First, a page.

Friday, April 11, 2014

Who Arranged Jesus’ Marriage, When, and Why?

I would like to thank Harvard Theological Review for the considerate timing of their recent issue. You have no idea how much pressure I was feeling to go see a Russell Crowe flick. Luckily, Jesus' chuppah trumps hot-and-bothered rock monsters almost every time. I can now wait for it on Amazon Prime. I'm hoping for some targumic special features!

Karen King’s recent HTR essay suggests a later date than she originally guessed. Perhaps the fragment comes from the eighth century. Moreover, she suggests that (given the time period) this fragment might betray some Islamic ideology concerning marriage.

It is an interesting suggestion, but I will suggest three other ideological contexts that I think explain Jesus’ marriage better. But let’s be clear from the start, in all three of these options, Jesus’ marriage is arranged. The Jesus we find in the New Testament is not for traditional family values by anyone’s standards. If he was married or has become married in our collective imagination, it wasn’t something that Jesus pursued for himself.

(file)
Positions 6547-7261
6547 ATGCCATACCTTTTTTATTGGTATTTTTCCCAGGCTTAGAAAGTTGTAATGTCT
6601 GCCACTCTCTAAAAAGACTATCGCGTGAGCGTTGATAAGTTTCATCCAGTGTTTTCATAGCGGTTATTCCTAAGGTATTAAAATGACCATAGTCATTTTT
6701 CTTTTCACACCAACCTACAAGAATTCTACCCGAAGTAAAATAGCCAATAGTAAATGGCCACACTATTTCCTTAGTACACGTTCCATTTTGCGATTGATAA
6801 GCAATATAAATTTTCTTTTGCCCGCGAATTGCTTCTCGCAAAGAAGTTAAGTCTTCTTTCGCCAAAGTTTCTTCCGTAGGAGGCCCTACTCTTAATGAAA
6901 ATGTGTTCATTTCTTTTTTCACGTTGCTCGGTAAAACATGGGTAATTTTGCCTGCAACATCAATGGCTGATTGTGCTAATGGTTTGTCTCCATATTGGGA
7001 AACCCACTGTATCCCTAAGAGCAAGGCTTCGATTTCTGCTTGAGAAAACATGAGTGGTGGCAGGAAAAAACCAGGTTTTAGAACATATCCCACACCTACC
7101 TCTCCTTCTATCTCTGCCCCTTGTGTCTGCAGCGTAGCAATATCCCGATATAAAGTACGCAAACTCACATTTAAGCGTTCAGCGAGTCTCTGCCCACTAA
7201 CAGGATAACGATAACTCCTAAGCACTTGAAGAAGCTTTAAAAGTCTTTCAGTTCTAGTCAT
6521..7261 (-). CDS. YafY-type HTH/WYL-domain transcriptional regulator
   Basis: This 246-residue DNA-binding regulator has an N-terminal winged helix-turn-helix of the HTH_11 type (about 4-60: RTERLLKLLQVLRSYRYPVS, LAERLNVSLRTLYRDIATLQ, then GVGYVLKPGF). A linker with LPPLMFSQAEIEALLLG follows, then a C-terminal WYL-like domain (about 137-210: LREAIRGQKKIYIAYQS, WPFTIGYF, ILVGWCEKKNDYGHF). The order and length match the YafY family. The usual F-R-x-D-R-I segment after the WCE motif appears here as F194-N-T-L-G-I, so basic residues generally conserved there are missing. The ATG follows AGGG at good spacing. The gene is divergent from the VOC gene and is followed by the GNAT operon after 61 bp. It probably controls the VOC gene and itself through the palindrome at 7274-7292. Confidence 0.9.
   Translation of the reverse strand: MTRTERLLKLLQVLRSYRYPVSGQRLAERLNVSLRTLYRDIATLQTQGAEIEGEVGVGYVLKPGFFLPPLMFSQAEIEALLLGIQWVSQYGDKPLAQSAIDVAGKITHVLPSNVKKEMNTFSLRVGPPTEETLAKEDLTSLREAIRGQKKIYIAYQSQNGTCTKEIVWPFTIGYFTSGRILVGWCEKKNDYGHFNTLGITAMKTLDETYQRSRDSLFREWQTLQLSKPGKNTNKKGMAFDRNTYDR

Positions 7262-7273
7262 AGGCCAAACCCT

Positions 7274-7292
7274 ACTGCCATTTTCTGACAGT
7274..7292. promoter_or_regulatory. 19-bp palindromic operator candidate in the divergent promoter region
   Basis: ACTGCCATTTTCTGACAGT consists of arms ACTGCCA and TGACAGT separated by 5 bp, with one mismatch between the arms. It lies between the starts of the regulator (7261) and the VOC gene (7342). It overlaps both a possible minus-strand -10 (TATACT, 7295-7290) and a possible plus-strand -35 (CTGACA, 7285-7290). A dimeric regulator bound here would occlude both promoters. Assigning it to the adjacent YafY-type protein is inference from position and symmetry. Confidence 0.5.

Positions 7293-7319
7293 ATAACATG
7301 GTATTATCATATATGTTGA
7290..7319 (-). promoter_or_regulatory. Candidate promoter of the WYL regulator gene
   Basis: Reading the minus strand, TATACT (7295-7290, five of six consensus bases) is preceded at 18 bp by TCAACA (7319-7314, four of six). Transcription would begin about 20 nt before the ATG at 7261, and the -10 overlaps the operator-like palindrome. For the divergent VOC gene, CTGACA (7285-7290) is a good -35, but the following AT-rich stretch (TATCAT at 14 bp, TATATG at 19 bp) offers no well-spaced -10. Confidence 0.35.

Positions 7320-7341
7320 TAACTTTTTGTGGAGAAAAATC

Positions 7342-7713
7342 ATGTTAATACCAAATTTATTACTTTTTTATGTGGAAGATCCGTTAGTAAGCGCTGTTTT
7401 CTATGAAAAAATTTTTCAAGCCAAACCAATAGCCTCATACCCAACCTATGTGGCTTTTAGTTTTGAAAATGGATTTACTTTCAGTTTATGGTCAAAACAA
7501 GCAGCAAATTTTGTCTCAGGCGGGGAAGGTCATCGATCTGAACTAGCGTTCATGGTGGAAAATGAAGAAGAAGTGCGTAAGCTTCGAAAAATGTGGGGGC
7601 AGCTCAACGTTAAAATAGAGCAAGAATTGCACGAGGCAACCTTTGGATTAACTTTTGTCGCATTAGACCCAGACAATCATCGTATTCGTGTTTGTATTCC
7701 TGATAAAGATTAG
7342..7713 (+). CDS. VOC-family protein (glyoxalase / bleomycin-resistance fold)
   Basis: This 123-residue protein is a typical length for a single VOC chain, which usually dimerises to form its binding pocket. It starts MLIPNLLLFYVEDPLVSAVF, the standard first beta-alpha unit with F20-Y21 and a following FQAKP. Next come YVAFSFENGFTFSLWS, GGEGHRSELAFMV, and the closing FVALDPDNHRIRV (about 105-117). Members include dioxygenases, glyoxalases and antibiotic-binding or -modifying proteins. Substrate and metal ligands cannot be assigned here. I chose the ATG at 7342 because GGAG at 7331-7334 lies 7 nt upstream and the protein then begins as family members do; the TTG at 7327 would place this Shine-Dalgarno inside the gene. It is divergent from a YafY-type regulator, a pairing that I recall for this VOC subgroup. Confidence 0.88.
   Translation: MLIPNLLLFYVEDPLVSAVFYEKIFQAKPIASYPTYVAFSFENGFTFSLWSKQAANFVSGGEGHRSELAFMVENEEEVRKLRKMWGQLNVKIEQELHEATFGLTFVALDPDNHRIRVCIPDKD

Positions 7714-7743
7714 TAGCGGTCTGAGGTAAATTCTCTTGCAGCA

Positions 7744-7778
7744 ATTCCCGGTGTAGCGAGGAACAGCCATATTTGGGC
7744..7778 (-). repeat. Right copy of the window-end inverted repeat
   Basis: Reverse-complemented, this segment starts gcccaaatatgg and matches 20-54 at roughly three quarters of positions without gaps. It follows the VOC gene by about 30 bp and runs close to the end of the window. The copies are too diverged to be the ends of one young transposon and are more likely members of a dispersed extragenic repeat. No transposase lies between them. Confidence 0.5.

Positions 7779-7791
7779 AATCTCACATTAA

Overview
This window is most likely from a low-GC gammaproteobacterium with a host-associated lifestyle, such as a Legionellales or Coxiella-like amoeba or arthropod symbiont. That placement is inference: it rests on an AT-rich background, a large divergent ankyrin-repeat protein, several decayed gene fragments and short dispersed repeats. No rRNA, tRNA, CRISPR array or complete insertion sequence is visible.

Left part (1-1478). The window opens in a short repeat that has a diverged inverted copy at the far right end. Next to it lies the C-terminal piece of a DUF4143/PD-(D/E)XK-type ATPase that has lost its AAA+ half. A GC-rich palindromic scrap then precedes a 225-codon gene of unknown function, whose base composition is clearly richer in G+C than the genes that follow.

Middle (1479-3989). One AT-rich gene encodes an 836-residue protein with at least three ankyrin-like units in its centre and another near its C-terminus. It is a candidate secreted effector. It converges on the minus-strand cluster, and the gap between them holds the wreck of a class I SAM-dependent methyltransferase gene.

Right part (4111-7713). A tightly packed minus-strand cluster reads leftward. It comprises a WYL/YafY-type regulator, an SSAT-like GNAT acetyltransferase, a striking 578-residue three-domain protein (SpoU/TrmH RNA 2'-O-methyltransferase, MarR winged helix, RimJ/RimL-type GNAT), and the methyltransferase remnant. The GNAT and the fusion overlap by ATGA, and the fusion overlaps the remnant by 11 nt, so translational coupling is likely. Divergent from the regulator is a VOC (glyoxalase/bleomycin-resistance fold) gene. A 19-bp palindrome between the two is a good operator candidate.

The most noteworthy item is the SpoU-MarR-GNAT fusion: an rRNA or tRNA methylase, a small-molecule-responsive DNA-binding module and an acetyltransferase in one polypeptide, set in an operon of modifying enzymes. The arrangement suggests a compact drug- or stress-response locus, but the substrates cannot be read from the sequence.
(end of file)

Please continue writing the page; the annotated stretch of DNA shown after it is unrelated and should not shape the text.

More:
Jesus’ marriage would have been arranged by his parents, probably between his 16th and 30th birthdays. In rabbinic literature the age of twenty is given as the upper limit of marriage (especially important for aspiring teachers and religious leaders). The Babylonian Talmud suggests that boys who want to avoid lust (cf. Paul’s rationale) should get married shortly after puberty. The Jerusalem Talmud offers a slightly later age range. By and large, the rabbis don't recommend celibacy as an option, much less see it as desirable. To pursue celibacy was tantamount to a disregard for family honor, fiscal wellbeing, and ancestral blessing. Rabbinic literature postdates Jesus by several centuries, but the issues of family honor, fiscal wellbeing, and ancestral blessing are very ancient. To the point, these issues are among the most important in Jesus' culture.

Larry Hurtado’s Summary of the Gospel of Jesus’ Wife Fragment—Chris Keith

Over at Larry Hurtado's Blog, Prof Hurtado gives a useful and concise summary of the Harvard Theological Review that contains the most recent assessments of the Gospel of Jesus' wife fragment.  He adds some further thoughts as well.